CINCINNATI -- Before military women were allowed to serve on the front lines of the United States' wars, they were already fighting and dying in private battles with post-traumatic stress disorder.
From the 1950s to the new millennium, the rate of suicide among woman veterans has remained between four and eight times higher than the suicide rate among women who never served -- a statistic one professional epidemiologist called "staggering."
"(PTSD) is a physical pain," Army combat veteran Nikkie Holliday, who served in Iraq and Afghanistan before her suicide attempt, said. "Like you're hurting so bad you can't think past it. … I didn't report for many years what I was going through."
According to a 2015 study by the Department of Veterans Affairs, women in the general population take their own lives at one-fourth the rate men do. Woman veterans such as Holliday match their male counterparts nearly death for death, and they can struggle to find effective help even when they seek it out.
A veteran who has made it all the way to therapy might clam up if she is the only woman in her group or if she fears her peers might interpret her experience with sexual assault as a negative reflection of her character, Veterans Crisis Line worker Letrice Titus told NPR. Like male veterans, women can also chafe as they attempt to transition from military roles to civilian ones, including those in which they are expected to nurture and care for a family.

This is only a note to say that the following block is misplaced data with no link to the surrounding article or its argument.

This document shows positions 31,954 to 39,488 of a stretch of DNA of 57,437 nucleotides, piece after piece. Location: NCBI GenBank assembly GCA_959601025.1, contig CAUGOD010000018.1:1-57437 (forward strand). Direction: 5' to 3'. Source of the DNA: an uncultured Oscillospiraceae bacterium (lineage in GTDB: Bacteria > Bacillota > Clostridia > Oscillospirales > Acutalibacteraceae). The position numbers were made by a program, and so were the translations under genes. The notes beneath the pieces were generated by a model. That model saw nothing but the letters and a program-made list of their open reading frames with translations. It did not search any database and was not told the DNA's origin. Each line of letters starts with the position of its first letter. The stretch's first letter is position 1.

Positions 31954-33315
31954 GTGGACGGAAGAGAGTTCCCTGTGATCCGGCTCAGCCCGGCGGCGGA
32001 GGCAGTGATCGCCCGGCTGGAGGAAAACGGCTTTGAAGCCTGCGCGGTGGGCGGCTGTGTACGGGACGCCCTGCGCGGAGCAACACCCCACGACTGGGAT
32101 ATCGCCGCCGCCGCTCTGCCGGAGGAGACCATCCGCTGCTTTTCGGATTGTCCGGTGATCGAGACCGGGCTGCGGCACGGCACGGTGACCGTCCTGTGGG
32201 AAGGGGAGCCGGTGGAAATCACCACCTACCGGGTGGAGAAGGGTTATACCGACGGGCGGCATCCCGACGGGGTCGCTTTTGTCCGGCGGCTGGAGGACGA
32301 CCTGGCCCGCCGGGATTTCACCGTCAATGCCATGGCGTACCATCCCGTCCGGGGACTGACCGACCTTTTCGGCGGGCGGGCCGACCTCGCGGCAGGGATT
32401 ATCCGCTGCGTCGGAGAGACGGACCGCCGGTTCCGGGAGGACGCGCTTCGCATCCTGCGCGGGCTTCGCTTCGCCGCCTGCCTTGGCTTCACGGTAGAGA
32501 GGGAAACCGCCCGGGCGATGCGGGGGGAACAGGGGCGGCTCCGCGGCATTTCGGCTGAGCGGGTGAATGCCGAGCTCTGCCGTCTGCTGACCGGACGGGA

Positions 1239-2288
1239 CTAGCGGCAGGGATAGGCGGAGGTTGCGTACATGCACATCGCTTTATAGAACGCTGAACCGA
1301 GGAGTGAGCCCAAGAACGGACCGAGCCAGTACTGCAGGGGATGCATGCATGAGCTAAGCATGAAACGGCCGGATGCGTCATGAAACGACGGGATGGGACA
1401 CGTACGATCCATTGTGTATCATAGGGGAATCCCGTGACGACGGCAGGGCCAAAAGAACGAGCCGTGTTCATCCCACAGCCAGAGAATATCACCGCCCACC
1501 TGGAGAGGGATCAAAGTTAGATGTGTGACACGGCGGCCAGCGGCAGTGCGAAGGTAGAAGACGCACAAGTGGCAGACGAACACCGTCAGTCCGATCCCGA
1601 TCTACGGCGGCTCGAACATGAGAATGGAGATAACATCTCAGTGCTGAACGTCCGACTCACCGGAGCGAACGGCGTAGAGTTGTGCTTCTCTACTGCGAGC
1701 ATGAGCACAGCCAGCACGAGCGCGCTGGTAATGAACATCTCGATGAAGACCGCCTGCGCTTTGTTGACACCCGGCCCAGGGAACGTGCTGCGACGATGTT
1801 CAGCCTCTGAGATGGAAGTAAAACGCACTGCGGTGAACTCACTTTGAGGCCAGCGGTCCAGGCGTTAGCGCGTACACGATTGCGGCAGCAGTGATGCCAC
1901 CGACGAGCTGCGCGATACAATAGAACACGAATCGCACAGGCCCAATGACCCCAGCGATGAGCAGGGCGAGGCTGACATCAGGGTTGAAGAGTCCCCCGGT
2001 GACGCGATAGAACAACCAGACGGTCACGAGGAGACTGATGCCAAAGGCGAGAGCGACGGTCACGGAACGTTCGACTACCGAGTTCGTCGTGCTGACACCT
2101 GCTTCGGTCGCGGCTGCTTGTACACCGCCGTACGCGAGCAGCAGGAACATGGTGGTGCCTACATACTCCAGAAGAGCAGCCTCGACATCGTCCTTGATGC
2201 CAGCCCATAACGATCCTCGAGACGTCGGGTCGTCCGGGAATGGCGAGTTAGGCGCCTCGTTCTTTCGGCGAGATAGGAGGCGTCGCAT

The sum total of all those barriers led John Preston, a Marine veteran and country singer who focuses on veterans' issues, to cast a female veteran in the music video for his latest song.
Preston wrote "Before I Am Gone" about his own battle with PTSD and suicidal ideation, but decided to put a female face on the story to honor his sisters-in-arms.
"There's not a video out right now that showcases a female veteran, (but) they fought along our side," he said. "There are amazing female veterans that are home without limbs and dealing with a lot of the same problems that the men are."
If you or someone you know is a veteran dealing with PTSD or suicidal feelings, programs such as Stop Soldier Suicide and the Veterans Crisis Line offer 24/7 support via phone call, text and online chat.
Both veterans and non-veterans can also contact the National Suicide Prevention Lifeline at any hour of the day.